Wednesday, April 20, 2011

Dependence on Fossil Fuels

[Our Hostel in O'higgins] We have felt more than a little guilt over the fact that we are burning gas pretty much for the sake of burning gas this entire trip. My back of the envelope calculation says that between our two bikes we have burned 525 gallons of gas to get from Seattle to here. (around 17000 miles at 65 miles per gallon times 2 bikes). I justify this in my head in that to fly down here would take more gasoline than this and people fly down here all the time. But then when we flew back to Chicago for just a week a felt very guilty for that gas consumption.
Two main thoughts come to mind about gas.
1) It seems like nothing less than a miracle that we can drive all the way from Seattle to the Southern tip of the Austral and be able to find this extremely hard to find and manufacture substance called gasoline. That even the most remote places of the earth, we can find places every 200 miles or so that allow our machines to keep running for another 200 miles. That the price for this stuff is so inexpensive (ranging from $1/ gallon in Bolivia to $9/ gallon in Chile- ironically there are far more cars in Chile than Bolivia) that we can actually drive all over the place just for fun. I know full well that those times are quickly coming to an end and that in 20 years time a trip like this will be so expensive that almost no one could afford to do it. Look how lucky we are!
2) The was cooler way to do a trip like this would be to do it on bicycles. This would remove most of the guilt of fossil fuel dependance (except for the pesky plane ride home) and would be like our experience times 1000.

This dependence on fossil fuels for our trip was made down right apparent in Villa O'Higgins. O'Higgins is 170 miles south of the last gas station. Although we carry an extra gallon of fuel (60 miles range for 1 bike), the 340 mile round trip is must too far for our bikes. However, we heard that it was possible to buy gas in O'Higgins, so that even if the gas cost $15/gallon we could make it work.
Our plan was to go to O'Higgins, spend the night and then work our way back north the next day and onward to Argentina and the Bariloche area. With about 2 weeks left in our trip we have time to go slow, but we have to keep moving a little bit. We celebrated with our Tequila and coffee, then turned around and went to little place that sells gas. The guy turned on the pump, put the nozzle into my tank, squeezed the trigger and nothing came out. He went inside and got a can of WD40, sprayed it in random places on the pump, tried again and still nothing came out.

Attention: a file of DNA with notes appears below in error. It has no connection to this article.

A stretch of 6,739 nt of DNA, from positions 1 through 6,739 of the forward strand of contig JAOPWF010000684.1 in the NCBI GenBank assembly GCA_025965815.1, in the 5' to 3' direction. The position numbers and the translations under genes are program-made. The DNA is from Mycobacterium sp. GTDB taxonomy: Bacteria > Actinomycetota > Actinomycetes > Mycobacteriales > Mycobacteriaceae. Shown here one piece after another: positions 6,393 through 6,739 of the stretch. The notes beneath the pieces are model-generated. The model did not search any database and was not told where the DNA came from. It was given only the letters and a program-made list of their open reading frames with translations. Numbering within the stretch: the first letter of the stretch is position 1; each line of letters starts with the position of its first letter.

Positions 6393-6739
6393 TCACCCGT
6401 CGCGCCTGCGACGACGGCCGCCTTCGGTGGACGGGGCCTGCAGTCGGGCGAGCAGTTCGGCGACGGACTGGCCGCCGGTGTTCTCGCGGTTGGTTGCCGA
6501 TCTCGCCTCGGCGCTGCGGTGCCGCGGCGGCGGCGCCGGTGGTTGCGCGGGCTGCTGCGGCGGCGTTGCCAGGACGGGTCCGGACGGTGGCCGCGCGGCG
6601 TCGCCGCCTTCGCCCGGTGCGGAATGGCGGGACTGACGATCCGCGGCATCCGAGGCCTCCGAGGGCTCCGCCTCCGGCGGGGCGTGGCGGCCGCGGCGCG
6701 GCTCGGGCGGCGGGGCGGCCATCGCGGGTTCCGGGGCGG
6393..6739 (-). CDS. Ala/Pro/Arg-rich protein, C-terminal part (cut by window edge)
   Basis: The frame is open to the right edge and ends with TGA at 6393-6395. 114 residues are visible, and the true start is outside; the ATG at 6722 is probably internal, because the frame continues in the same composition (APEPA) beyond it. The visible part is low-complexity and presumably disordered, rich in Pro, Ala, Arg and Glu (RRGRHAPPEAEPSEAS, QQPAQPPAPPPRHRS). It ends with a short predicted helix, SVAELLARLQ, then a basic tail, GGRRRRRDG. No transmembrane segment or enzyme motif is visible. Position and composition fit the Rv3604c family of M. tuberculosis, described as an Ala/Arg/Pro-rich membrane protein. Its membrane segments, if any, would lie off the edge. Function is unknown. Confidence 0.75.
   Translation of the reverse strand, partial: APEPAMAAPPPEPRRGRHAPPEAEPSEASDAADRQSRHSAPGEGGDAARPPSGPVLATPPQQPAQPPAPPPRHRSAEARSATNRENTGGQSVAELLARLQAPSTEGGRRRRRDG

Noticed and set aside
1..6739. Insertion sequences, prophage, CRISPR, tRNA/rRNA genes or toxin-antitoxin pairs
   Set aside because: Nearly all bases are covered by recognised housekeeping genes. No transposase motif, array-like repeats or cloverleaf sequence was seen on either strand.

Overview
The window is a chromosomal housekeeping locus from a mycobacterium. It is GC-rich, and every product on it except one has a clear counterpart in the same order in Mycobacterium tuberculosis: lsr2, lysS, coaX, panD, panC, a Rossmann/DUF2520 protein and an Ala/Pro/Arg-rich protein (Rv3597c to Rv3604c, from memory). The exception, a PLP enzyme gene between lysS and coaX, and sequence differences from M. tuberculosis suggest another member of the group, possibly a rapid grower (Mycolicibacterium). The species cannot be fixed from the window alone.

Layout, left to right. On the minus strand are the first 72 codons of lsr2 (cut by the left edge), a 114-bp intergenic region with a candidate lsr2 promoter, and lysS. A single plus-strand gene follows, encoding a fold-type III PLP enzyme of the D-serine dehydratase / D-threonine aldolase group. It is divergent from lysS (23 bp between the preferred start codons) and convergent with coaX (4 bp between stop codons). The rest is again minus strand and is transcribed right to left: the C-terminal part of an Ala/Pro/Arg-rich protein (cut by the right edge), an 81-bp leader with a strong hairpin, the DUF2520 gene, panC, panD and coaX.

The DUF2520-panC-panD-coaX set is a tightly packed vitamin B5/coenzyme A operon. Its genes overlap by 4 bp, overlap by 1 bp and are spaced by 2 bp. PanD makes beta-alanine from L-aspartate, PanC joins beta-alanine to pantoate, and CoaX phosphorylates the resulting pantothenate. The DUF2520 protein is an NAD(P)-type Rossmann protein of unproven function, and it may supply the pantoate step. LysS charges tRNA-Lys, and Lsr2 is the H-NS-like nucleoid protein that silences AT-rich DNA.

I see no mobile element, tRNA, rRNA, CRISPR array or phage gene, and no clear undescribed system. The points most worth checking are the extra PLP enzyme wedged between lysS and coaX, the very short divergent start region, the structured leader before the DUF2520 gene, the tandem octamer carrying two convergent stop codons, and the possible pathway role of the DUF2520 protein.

He looked at us, shrugged his shoulders and said "Sorry, no gas today." We asked him when there might be gas and he said he didn't know. It depends on when he could fix the pump. We asked about other options and he said we could go to Cochrane which is the town 170 miles north of here. When we pressed him further on the time to fix the pump he said that maybe he could get it working later in the day but that he would probably have to call someone to come down and that could be several days.

[O'higgins] So here we are in O'higgins. Stranded without gas until we don't know when. But this is Patagonia and we are very far from anywhere. The fact that we can get gas at all is amazing so waiting a few days for it is no problem.
In fact we welcome the break. The temptation is to ride everyday and see a lot of things. But as we have been asked a few times-in my paraphrased spanish- No pueden conocer nada si siempre estan manejando. (You can't get to know anything if you are always driving)- ***Side note: I really like the word Conocer in spanish. Spanish has two words for "to know"- Conocer and Saber. Saber is to know something- like in theory or knowledgable. Conocer is to actually know something- like to get to know or know it first hand. There is a big difference and one that english doesn't always make.***

Yesterday we went for a hike up a valley towards a very large glacier. We hiked on a muddy path for 6-7 miles up valley, and then turned around and came back. We saw lots of second growth forest (I still don't understand how they extract the trees without roads) but also saw some amazing Patagonian Old Growth Cypress forest. 

At the end of the line for us was a cute little hut where people could stay if the wanted. I ate a yummy can of Salmon and burped fish all the way back.
The trail was extra muddy because a few cows had decided to always go for a hike and they destroyed the trail but we made it to be a bog game of hot lava monster and it was kind of fun.

Today we are going to bake bread and write on the blog, and perhaps tomorrow we will leave, if our dependance on fossil fuels will let us.

Moto note:
We found a mechanic in Coyhaique to "fix" megan's leaky fork seal. They didn't have the part, but they did take apart her fork, clean up the seal, put a firmer spring around it, and replace all the fork oil. It seams to be holding. However, later that day, my fork seal started to leak. And then it really started to leak. The problem is that once there is oil on the fork, dirt sticks to the oil which then gets pushed into the seal and makes it worse.

I fashioned this homemade boot around the telescopic part to keep dirt off by using an old rag, a ziptie and our sewing kit. It seems to be keeping dirt off of the fork which is good, but I am still loosing quite a bit of oil. I hope I can make it to Bariloche on this thing where I hear there is a good mechanic.

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